Well, fractures can occur in feet because they have – are exposed to a number of sources of trauma.

For example, in cars, it’s the part of your body that’s no longer protected by air bags and so a lot of bad foot fractures come in as a result of that. We also see people who’ve fallen from height or had twisting injuries when they’ve been doing sport and so those are typically lower energy injuries, but a lot of those can also benefit from surgery.

There’s a number of bones in the feet that can be broken. I’m going to show you on a skeleton here. So this is the distal tibia and high-energy injuries often involve this area of the bone and it can collapse and cause arthritis of the joint.

So, in an injury that’s just happened we try and put this bone back in it’s anatomic position because it’s continuous of the ankle joint and if we don’t get the ankle joint completely restored into it’s normal position you’ll end up with pain and it’ll be difficult to get your mobility back again and you may require further surgery in the future.

The indication for surgery is if you have deformity in your foot or you have pain. And the

front of the foot needs to be straight to the ground. The back of the foot needs to be correctly placed underneath the long access of your leg and so all of it has to be straight  and it should be pain free.

After an injury, we can’t restore range of motion easily  because there’s so much stiffness and some of the time we’ve even got to take range of motion away so that you have a pain free foot.

The best way to look at the combination of pain against range of motion is if you wore your favorite sneakers and you put a pin in them you’d limp a lot and you wouldn’t go very far, but if you wore a pair of rigid hiking boots you’re going to walk a long way even though your foot’s not going to move much.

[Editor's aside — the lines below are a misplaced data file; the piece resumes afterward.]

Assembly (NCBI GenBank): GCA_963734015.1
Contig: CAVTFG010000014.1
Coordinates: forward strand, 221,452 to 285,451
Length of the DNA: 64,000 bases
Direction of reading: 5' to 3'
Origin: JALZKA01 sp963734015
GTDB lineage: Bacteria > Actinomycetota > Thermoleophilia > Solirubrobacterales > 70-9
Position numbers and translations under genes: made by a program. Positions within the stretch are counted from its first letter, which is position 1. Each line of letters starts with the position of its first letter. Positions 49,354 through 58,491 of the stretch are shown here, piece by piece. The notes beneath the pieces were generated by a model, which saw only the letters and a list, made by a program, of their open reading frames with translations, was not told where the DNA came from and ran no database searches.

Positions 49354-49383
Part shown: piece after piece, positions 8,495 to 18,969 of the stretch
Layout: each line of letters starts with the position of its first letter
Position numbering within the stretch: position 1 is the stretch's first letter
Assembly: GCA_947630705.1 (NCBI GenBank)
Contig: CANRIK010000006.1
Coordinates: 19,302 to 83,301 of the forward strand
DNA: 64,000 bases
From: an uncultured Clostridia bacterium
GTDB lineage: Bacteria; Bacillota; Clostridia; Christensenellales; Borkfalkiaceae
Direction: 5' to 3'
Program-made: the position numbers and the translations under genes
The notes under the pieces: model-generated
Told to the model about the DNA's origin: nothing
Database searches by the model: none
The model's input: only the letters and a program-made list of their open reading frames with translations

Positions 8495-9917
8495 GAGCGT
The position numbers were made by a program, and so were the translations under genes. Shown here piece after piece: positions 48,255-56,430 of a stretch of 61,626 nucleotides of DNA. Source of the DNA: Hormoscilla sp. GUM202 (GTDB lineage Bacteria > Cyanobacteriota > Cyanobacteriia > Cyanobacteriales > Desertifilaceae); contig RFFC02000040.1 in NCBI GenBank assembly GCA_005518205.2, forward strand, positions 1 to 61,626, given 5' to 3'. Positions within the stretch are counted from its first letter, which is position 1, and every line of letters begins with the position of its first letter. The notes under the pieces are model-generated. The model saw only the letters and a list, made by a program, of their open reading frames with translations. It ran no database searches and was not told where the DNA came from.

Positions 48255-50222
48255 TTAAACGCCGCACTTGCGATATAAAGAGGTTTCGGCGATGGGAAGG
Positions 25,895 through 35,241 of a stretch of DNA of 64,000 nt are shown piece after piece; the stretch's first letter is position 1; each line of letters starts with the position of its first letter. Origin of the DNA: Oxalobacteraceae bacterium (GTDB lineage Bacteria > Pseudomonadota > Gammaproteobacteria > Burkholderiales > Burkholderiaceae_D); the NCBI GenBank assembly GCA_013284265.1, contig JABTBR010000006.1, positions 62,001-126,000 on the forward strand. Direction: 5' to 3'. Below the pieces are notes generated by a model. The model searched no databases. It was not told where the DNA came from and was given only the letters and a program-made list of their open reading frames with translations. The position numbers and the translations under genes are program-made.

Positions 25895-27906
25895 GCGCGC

So the goal of surgery is to try and make sure that your foot is straight and that it is pain free, but the range of motion may not come back. And you do that once all other techniques have failed so once you’ve finished physiotherapy, and bracing, and shoe wear changes then you think about doing an operation.

So after an injury you may require a number of joints to be sorted out or a number of bones to be straightened out so sometimes after an injury the joints are destroyed.

It’s called post-traumatic arthritis and so we may end up having to make the ankle solid – do a fusion or make a fusion of this joint, or this joint, or this joint – the calcaneocuboid joint – and straighten the foot at the same time.

On occasion, we’ll also do fusions through this part of the foot. That is used both to get rid of arthritis, but also to get the foot straight so that once you finish your operation your painful joint should be gone and if the bones successfully knit together then your foot should be straight and less painful than it was.

So there are a number of other areas in the middle and the front of your foot that can benefit from plates and screws being put in or the bones correctly aligned at the time that you have the original injury within the first two or three weeks.

If you’ve had a bad injury to your foot or ankle and you have resulting pain and deformity there are a number of surgeries particularly more recently that can be helped by doing a later operation and it – and you can always talk to your physician and see if one of those operations might be applicable for you.

Presenter: Dr. Alastair Younger, Orthopaedic Surgeon, Vancouver, BC

Local Practitioners: Orthopaedic Surgeon

Mike Neugebauer, C.Ped (C),Podiatrist discusses how Making Foot Orthotics

Local Pedorthist

Lindsay Fraser

Lindsay Fraser

Pedorthist
Grimsby, ON
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Tania DeBenedetti